1) Foul trouble. Scott and Mitchell logged just 10 minutes each in the first half after Scott picked up two early fouls and Mitchell posted three. On the day, Scott was able to play just 22 minutes, a low for him in ACC play this season. He picked up his fourth foul with 12 minutes remaining in the game. Mitchell picked up his fourth foul with 12:38 to play and ended up logging 17 minutes Saturday. The two players combined for six points and eight rebounds, which simply wasn’t enough against a frontcourt as prodigious as North Carolina’s.
Now, one certainly could make the argument that some of the fouls called against both players were a bit questionable. Scott’s fourth foul – an offensive infraction called while Scott was trying to secure a defensive rebound underneath North Carolina’s basket – in particular drew the ire of the John Paul Jones Arena crowd. Bennett said afterward he’d have to look at the game film before offering any public comment on the call. Scott was diplomatic, as well.
“I thought I boxed him out, but I guess I was a little bit too aggressive,” he said.
North Carolina Coach Roy Williams said Henson, against whom Scott purportedly committed the foul, “whipped back because there was an elbow in his face. [The officials] went over to see if it was something else, but it wasn’t. I don’t think that [Henson] is that good of an actor, and his face doesn’t run into too many elbows.
“I’m not saying that it was flagrant, but it was a foul. I don’t think that there was any reason to draw a foul there, and you certainly don’t want to draw it with your face on someone’s elbow. That’s not very pleasant.”
2) Defensive breakdowns. Virginia had more than a few of these in the latter part of the second half, but one stands out above the rest. Ahead by one, North Carolina started a possession with roughly 48 seconds remaining in the game. Rather than commit a quick foul to stop the clock and force the Tar Heels to make free throws, Virginia elected to let the possession play out, confident that its defense could make a stop. With the shot clock winding down, North Carolina got the ball to Zeller at the elbow. Zeller pump-faked, and Mitchell left his feet. With an advantage, Zeller dribbled into the lane and scored on a dunk with 13.3 seconds remaining to put the Tar Heels ahead by three.
“We rely on our defense so much,” Evans said. “We’re very confident in our defense. And that last possession, we had a breakdown. Akil left his feet, and [Zeller] went to the basket and got a big two points for his team. I feel if Akil didn’t leave his feet, we’d probably be in here celebrating right now.”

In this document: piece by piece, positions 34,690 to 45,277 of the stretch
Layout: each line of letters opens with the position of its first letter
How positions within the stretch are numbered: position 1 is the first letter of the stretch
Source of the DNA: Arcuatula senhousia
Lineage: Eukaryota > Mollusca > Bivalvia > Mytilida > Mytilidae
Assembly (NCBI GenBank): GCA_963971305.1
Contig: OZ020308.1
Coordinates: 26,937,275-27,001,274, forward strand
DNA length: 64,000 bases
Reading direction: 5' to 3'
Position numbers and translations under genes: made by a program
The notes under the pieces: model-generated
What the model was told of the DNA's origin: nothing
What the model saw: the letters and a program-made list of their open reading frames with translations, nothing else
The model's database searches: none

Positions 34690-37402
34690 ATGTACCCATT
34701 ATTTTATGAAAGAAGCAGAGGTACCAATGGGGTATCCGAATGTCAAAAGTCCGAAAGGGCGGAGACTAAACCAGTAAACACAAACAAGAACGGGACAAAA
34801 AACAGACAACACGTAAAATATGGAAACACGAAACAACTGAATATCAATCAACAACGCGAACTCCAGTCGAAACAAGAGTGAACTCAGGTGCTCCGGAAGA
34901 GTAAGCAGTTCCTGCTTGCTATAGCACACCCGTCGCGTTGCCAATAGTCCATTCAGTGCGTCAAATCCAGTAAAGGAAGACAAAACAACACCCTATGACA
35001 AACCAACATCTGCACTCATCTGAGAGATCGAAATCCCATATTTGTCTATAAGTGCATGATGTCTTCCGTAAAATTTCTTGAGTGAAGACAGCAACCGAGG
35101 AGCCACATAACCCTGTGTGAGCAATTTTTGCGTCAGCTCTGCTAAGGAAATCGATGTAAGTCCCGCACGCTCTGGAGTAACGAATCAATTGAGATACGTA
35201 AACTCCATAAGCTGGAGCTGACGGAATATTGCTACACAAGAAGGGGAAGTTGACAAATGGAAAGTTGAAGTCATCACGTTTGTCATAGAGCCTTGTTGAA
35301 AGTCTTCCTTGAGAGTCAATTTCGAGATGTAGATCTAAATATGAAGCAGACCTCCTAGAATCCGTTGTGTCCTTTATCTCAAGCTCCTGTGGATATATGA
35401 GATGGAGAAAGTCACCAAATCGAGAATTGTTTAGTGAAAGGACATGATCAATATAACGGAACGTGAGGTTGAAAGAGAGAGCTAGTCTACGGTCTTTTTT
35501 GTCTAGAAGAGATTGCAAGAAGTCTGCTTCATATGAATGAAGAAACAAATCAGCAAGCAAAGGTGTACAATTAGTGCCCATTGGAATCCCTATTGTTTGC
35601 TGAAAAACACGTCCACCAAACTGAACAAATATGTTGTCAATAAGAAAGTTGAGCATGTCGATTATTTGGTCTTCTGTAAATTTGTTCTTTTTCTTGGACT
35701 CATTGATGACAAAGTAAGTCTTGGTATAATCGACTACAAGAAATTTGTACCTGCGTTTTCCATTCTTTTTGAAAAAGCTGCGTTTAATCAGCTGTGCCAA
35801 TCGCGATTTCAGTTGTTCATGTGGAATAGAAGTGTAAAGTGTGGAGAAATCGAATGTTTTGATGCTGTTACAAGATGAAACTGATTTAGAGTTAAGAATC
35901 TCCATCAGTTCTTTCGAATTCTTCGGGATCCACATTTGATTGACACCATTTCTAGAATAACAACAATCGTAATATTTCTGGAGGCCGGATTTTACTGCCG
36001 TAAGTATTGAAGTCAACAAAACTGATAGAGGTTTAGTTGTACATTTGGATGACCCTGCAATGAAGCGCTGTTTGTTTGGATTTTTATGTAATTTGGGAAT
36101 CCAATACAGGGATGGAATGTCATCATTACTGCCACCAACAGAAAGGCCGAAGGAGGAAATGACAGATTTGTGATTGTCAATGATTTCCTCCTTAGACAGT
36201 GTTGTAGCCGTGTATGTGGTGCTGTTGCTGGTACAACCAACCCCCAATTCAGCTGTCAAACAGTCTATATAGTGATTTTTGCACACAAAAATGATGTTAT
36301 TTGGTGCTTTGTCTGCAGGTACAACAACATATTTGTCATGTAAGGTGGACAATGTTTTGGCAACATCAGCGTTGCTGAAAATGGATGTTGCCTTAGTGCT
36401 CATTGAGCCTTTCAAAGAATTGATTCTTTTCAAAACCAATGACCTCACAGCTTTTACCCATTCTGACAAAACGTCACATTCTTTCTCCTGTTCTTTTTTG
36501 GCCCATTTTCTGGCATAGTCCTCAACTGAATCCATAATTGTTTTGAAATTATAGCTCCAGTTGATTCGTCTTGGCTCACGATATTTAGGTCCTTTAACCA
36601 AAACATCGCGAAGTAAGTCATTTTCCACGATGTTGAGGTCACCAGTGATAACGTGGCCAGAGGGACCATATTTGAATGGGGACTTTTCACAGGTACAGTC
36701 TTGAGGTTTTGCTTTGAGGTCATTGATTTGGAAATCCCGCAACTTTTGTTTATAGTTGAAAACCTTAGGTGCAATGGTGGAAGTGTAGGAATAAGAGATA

Said Mitchell: “I made a huge mistake there. We work on that all year. I figured the shot clock was running out, so tried to contest the shot and got a little too anxious. He drew me up in the air and made a really good play.”
Said Bennett: “We didn’t have the right kind of anticipation defensively, and they got a couple of dunks at the rim at crucial times. We got lifted on that last one with Zeller. Someone got lifted, and we played the defense to the end of the shot clock and it was a bad breakdown for us. It was very untimely.”
3) Mike Scott. Foul trouble certainly factored into Scott’s ineffectiveness. But putting the fouls aside, Scott still didn’t appear to be in his usual rhythm from the outset Saturday. He entered the day leading the ACC in field goal percentage in conference play (56.6 percent), but shot 3 of 13 from the field. He entered the day averaging 18.8 points per game in ACC play, yet finished Saturday with six points. Those long jump shots that have fallen for Scott so frequently this season missed their mark.
“Maybe he was settling a little bit on the outside,” Bennett said. “I thought he was okay early in the second half when he started driving and was moving with more purpose. And then, boom, he got his third foul and then his fourth foul pretty quick. It was a very interrupted game for him.”
Said Scott: “I was just not on tonight. Most of the shots I took I normally make.”